No matter where you are in Chicago, chances are you’re right near an intriguing piece of architecture. All you have to do is look up. We spoke to Robin Simon, a docent with the Chicago Architecture Foundation, to get her top five buildings in one of her favorite neighborhoods: Uptown.
When it sprang up in the 1840s, just 3 miles outside the city limits, Uptown was a small community known as Ridgeville. By 1889, Ridgeville had been annexed to the city, and the Lake Michigan shore reached as far west as Sheridan Road, leading eager developers to fill the land with elegant beachside hotels. The urban growth continued across the years. In 1900, Chicago’s streetcar lines crawled further north to a station at Wilson and Broadway. “This was the end of the line for many years,” says Chicago Architecture Foundation docent Robin Simon. This fact worked to the neighborhood’s advantage, contributing to two building booms—one at that intersection, and the second 20 years later at Lawrence and Broadway. It was during this flourish that the Uptown neighborhood earned its name. Knowing that the prospect of traveling downtown was unappealing to many because Starbucks hadn’t been invented yet, a local department-store owner printed ads urging visitors to avoid the Loop’s department stores and instead come to his “uptown store.”
Although the Great Depression brought much hardship in the 1930s, the local economy lifted after WWII, when Uptown’s hotels were converted into apartments for returning soldiers. The 1950s and ‘60s saw, as Robin says, “various groups of people coming to Uptown who...were not used to being with people not like themselves, and also not used to big cities.” This shift included rural coal miners from Appalachia, as well as Native Americans moving out of Western reservations and into the area with help from the Bureau of Indian Affairs. In the 1970s, the sector around Argyle and Broadway attracted a large population of Vietnamese, Thai, and Cambodian immigrants, an influx of cultures that contributed to a local designation that still holds true today: Uptown is home to more speakers of foreign languages than any other Chicago neighborhood.
Thanks in part to its diversity and mixed-income housing, Uptown is still very socially progressive. It’s also experiencing a resurgence, as local officials attempt to restore the neighborhood’s glory as an early 20th-century entertainment district, a place where kids would watch films and listen to jazz when they told their parents they were going to night-church. Anyone who walks the streets here can view the neighborhood’s cultural past—as well as its emerging future—in some of Robin’s favorite Uptown buildings.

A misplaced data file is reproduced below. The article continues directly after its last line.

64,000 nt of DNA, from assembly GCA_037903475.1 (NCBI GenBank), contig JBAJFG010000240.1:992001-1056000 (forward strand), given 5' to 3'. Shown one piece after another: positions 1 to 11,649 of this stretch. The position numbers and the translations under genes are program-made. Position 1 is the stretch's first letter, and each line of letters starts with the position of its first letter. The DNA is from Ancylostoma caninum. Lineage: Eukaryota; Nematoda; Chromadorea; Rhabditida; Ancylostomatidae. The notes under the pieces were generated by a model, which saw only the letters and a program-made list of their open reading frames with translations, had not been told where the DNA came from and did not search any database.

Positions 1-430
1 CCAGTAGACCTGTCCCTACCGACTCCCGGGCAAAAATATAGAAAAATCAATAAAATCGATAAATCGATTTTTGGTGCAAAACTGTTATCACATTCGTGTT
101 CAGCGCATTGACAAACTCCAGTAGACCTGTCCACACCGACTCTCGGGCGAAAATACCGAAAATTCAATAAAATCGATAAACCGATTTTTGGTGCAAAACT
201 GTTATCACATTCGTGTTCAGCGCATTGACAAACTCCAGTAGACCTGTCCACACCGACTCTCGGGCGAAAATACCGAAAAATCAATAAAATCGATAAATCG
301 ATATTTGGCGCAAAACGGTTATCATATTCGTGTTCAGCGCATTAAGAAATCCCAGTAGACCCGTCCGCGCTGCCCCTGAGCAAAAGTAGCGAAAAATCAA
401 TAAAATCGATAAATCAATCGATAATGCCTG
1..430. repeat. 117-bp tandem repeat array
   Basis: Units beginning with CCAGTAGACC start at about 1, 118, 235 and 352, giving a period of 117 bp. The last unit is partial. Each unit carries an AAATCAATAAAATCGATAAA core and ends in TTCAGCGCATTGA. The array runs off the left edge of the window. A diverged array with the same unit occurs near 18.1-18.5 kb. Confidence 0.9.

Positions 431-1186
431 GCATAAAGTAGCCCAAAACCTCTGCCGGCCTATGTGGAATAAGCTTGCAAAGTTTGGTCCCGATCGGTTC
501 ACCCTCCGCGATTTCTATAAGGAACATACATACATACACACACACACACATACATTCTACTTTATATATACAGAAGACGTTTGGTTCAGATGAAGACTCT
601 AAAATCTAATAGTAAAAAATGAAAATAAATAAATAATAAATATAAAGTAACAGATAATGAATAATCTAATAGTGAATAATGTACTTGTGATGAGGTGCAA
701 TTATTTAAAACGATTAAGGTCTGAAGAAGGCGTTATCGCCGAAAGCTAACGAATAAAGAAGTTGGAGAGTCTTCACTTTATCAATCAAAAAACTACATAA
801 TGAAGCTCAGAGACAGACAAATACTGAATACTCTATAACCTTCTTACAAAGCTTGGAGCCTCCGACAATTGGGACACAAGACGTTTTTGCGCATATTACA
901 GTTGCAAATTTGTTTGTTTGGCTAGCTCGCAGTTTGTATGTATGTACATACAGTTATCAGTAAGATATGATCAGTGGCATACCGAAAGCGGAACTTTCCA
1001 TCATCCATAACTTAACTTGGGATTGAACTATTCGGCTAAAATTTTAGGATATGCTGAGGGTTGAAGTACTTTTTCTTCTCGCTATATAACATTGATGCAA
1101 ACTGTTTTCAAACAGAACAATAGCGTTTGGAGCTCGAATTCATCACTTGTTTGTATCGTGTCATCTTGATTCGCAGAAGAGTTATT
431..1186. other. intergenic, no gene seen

1. The Aragon Ballroom | 1106 W. Lawrence Ave.
At different times a liquor-free ballroom, a roller rink, a disco, and a boxing arena, the Aragon’s functions have often been at odds with its lavish, Spanish-inspired design. Two main windows flanking the vertical marquee depict Queen Isabella and Ferdinand II amidst imagery symbolizing their marriage. More faces have been carved onto the building’s façade to represent other historic figures—those higher up depict kings and queens, and those toward the ground are commoners. If you walk inside and climb the main staircase, you enter into the courtyard of a Spanish villa. Crystal chandeliers, ornate cornices, turrets with window grilles on the mezzanine level, and even a dome ceiling painted with the starry night sky surround the main dance floor.
Designed and built in 1926 by architects Huszagh & Hill—with interior design by John Eberson—the venue was first owned by the Karzas brothers. They wanted to clean up the public perception of dancing, so they enforced a formal dress code and employed chaperones to keep people from waltzing too closely. At the height of its popularity, the stage hosted prominent big-band musicians such as Jimmy Dorsey and Frank Sinatra; today, it’s back to being a concert hall for major-label and indie acts alike.
2. The Uptown Bank Building | 1133 W. Lawrence Ave.